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I’m delighted to present a guest post by Fiona from Savvy In Somerset. Fiona’s written many helpful posts on weddings on her blog!
If you got engaged recently, you may now have the daunting prospect of figuring out how to pay for your dream wedding.
Here’s why I think a loan or credit card is the last thing you should be considering. . .
If you got engaged recently, then congratulations! You are now entering the massive minefield that is Planning a Wedding. And I really do wish you all the luck the in world. Even if you think you know what you want, where you want it, when you want it there will still be problems, because inevitably there always is.
I love planning and organizing things and I always thought I would love planning my own wedding. I was wrong. It was actually one of the most stressful things I have done in my entire life. There was unexpected problem after unexpected problem. And I was lucky enough to have a healthy budget and substantial savings to be able rectify things that needed rectifying as and when they cropped up. I can’t imagine how much more stressful it would have been if we been on a much tighter budget and I hadn’t had that buffer.
If you can comfortably afford to spend £20k+ on your wedding then go for it. If it’s from your personal savings, a gift from parents or inheritance then that’s fine (just make sure you don’t blow the lot and leave yourself with nothing for emergencies).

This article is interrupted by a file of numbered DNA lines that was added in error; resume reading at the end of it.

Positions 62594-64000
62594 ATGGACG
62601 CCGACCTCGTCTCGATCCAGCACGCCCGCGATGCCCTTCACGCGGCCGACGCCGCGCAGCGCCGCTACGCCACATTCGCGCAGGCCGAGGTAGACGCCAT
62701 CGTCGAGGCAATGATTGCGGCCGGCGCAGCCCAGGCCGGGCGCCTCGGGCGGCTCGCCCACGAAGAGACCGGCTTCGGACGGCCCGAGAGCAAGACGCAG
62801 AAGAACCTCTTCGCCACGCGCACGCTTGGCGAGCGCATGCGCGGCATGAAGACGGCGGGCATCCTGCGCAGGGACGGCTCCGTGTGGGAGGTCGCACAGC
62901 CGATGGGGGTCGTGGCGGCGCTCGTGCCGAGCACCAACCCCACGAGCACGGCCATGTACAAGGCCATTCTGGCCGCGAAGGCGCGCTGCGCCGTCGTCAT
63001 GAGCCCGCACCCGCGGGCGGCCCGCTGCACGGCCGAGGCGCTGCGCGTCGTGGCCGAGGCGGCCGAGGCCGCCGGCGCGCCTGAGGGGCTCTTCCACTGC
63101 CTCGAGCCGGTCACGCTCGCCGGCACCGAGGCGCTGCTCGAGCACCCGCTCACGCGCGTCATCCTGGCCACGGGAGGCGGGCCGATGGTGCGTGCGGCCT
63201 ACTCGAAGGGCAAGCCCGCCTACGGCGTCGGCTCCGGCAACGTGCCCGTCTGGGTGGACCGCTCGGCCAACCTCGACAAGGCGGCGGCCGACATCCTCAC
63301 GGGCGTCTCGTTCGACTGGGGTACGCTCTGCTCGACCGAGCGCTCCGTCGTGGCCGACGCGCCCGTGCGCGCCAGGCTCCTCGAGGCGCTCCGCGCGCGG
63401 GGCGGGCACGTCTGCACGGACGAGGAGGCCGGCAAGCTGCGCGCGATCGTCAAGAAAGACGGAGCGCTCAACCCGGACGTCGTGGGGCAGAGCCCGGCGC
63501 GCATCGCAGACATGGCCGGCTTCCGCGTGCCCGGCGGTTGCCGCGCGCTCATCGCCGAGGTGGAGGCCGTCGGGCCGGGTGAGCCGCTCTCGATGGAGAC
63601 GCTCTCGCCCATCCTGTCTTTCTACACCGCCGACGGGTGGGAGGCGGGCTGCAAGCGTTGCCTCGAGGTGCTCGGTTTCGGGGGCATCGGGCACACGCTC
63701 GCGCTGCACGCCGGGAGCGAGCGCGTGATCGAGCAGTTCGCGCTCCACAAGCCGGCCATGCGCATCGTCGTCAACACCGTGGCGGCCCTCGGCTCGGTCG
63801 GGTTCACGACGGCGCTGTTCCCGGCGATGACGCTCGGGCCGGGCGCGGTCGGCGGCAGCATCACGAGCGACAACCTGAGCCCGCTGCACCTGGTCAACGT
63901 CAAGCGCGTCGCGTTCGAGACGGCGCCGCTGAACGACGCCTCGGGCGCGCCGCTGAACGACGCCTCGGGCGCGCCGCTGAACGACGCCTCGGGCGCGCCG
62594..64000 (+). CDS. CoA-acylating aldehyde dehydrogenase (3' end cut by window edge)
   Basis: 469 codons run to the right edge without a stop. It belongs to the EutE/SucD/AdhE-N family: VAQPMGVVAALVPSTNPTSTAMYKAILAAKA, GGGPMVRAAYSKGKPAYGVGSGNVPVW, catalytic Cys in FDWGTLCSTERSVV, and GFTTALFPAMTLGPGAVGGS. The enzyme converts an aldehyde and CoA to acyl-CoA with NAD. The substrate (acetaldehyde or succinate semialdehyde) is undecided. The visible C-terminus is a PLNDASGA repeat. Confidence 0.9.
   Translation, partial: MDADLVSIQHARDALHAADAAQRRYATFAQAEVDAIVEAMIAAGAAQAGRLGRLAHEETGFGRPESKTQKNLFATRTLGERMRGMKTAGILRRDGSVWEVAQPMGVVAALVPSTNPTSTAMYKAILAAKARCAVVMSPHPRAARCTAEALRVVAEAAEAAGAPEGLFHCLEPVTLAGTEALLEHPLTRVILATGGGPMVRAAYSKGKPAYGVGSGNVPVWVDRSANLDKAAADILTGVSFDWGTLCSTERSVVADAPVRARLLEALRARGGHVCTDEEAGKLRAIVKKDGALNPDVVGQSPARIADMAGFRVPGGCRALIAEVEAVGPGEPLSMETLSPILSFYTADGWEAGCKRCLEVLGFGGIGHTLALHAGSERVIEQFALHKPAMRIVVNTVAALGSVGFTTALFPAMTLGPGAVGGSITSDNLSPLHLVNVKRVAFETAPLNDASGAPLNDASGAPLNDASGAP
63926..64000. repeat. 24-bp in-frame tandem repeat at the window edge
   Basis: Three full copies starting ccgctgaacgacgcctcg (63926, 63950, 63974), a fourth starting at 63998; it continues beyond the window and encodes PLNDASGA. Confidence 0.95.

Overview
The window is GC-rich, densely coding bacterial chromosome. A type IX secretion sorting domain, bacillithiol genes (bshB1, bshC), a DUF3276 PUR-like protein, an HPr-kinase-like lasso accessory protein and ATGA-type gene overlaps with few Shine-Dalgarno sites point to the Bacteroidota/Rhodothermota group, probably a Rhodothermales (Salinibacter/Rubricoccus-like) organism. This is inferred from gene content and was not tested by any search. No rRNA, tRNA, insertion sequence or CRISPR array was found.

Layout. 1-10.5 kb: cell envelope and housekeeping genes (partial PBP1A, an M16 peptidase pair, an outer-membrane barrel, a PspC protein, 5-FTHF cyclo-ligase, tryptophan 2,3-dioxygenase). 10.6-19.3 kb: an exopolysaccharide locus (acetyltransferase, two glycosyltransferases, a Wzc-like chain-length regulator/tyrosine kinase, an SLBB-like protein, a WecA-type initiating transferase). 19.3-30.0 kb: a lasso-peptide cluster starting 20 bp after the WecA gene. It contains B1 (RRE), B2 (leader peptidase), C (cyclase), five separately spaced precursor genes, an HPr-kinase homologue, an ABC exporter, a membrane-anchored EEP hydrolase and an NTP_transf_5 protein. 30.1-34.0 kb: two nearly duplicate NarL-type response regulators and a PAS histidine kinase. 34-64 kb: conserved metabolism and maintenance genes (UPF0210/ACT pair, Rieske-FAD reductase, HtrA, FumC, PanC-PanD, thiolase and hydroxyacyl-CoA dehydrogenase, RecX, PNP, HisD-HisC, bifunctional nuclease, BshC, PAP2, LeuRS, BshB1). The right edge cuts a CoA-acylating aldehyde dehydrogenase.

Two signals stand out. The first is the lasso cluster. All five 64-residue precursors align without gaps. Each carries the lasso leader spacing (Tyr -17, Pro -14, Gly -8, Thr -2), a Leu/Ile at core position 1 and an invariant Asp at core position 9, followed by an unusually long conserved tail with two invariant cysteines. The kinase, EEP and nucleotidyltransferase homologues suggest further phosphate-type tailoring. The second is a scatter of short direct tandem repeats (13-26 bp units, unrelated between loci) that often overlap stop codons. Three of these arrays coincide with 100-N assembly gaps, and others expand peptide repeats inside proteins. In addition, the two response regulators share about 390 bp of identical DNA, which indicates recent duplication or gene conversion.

What I absolutely 100% do not recommend is getting into debt for the sake of your wedding day.
Starting married life with a huge loan or crippling credit card bills hanging over you is not something that I would advise. Because more often not after marriage come babies (if you don’t already have them) and you’ll find even more of your budget being sucked up each month. Plus, if you don’t have your own place you may be thinking of saving up for a deposit for a house – which for me personally would absolutely take priority over my wedding day – which is just that one day. A home could be forever.
Saving Vs Borrowing
When you first become engaged and start wedding planning, the first thing you will notice is how expensive everything becomes when you put the ‘W’ in front of it.